The various issues concerned with case selection for knowledge base, data collection, data entry, development of software for retrieval of data and data analysis, etc are listed below :-

  1. Restrict the number of specialties to those which you can easily handle to begin withand gradually increase them. This will also be subject to the infra structure available to you to carry out all the functions until the creation of the concerned Knowledge Base to the entire satisfaction of the experts involved.

  2. Select a team of experts one or two from each specialty to be the core team to draw the criteria for selection of cases for the Knowledge Bases and to design a data collection form for each specialty in collaboration with a software development team.

  3. Circulate and spread this idea on shared knowledge bases through out the country and obtain willingness for active participation and for sharing the Past Experience Knowledge Bases with other hospitals.

  4. Select the qualifying cases out of the lot submitted by various hospitals in the fixed format and get them reviewed by peer experts in each specialty.

  5. The edited clinical notes of the selected patients are entered in the designed data base files (separate for each specialty) and stored in the respective folders.

  6. The clinical records that are stored in the data base files have to be checked for any errors and only the fully validated records should be allowed to remain. Many typographical errors in the text and numeric data and some of the important logical errors in the clinical data can be detected and removed better and quickly by a good validation software and the rest of the errors if any, may be checked and corrected finally by human experts (reviewers and editors). The validation software is required to be specially developed for this purpose by the software team.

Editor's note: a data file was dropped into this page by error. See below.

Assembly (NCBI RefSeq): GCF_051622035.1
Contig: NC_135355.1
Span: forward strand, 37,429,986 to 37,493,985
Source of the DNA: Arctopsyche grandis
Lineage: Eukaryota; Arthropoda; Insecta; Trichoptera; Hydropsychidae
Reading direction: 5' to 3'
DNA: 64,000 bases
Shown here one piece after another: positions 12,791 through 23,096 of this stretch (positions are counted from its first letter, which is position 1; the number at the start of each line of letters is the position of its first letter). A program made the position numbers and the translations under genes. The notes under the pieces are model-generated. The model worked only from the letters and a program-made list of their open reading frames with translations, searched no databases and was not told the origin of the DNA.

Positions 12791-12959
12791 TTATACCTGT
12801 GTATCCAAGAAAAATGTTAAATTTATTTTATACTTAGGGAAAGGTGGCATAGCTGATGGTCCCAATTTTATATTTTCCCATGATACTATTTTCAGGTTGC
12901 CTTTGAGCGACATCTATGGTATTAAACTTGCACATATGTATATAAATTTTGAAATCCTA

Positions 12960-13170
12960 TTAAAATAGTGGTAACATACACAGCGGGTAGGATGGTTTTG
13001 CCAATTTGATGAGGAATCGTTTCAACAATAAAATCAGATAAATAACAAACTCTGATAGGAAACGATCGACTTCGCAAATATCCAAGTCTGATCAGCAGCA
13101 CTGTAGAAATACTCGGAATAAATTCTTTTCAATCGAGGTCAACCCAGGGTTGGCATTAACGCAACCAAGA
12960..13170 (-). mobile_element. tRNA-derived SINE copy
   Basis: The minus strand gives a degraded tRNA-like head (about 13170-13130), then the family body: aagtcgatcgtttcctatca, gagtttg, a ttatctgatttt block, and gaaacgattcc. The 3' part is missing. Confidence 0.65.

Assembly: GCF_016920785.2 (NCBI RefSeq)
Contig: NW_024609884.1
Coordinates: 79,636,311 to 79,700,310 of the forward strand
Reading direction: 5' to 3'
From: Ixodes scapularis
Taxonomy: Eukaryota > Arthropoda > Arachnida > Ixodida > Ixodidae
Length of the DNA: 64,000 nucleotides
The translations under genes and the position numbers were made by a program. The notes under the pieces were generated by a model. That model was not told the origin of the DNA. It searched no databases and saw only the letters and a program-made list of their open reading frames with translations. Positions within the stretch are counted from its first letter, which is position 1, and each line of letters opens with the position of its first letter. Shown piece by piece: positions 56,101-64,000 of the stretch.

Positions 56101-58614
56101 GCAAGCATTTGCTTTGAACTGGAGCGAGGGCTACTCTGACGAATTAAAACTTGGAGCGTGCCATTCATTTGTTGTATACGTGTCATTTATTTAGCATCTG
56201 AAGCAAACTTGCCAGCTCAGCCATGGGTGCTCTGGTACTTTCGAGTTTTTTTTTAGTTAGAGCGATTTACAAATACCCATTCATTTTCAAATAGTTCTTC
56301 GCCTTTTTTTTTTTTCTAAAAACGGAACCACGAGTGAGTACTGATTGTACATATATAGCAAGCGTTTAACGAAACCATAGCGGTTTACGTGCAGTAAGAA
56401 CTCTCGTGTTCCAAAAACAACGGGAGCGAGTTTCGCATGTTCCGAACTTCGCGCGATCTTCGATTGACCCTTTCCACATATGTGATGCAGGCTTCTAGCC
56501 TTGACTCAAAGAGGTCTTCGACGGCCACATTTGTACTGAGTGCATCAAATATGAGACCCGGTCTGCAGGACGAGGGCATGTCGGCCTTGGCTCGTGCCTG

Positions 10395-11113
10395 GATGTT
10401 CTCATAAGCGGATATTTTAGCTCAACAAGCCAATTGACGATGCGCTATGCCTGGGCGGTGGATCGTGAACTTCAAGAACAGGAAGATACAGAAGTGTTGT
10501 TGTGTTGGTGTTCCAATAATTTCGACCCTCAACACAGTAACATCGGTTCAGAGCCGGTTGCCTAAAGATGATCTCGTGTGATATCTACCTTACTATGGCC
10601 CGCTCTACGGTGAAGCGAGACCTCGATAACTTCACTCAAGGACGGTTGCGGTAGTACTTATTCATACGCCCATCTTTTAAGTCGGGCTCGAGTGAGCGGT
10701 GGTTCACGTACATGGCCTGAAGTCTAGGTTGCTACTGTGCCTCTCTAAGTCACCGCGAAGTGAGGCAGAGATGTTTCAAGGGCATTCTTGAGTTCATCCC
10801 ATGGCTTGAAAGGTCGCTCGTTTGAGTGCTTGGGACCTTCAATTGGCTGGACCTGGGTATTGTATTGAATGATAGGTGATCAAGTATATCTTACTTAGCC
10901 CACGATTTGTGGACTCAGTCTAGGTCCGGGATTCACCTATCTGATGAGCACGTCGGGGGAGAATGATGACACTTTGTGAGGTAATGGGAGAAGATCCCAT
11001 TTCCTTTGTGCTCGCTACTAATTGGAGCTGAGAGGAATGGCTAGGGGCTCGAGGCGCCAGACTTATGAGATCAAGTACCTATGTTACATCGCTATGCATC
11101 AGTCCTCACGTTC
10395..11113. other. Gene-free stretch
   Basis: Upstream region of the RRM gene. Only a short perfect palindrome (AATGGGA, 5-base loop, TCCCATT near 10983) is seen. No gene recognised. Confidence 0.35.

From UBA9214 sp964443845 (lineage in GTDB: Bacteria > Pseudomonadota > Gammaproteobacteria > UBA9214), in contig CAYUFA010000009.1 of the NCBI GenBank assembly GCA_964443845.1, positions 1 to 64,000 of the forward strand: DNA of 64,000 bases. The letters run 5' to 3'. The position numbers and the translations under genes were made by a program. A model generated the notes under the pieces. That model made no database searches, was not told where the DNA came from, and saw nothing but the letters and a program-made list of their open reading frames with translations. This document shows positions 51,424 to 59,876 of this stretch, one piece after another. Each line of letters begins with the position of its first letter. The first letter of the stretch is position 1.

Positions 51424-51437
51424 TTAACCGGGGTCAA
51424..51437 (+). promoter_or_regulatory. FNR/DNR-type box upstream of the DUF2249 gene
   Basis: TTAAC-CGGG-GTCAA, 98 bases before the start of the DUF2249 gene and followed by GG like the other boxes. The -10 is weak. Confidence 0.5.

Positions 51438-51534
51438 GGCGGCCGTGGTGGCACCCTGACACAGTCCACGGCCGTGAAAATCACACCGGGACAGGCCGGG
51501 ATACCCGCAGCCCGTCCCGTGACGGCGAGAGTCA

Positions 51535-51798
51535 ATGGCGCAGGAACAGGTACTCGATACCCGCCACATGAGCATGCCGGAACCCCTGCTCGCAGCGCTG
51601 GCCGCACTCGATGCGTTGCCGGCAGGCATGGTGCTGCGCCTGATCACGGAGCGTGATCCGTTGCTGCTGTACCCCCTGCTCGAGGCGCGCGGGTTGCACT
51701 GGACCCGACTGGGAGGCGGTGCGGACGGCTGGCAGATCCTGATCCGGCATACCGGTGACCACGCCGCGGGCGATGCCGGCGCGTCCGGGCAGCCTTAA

7. A team of software experts are to be selected and included in the development team for the Shared Knowledge Bases. The tasks to be given to the software team are (i) Design of the Knowledge Bases for each specialty in collaboration with the concerned specialist clinicians. (ii) Development of a good validation software for detection, output and correction of most commonly occurring errors. (iii) Development of a highly efficient software for analysis of the Knowledge Bases to suit different users. The same software will be used for collection of clinical records and data entry in the data base fields. (iv) It should assist the clinicians in developing clinical text book and journal data bases, drug information data base, investigation data base, logical clinical error data base.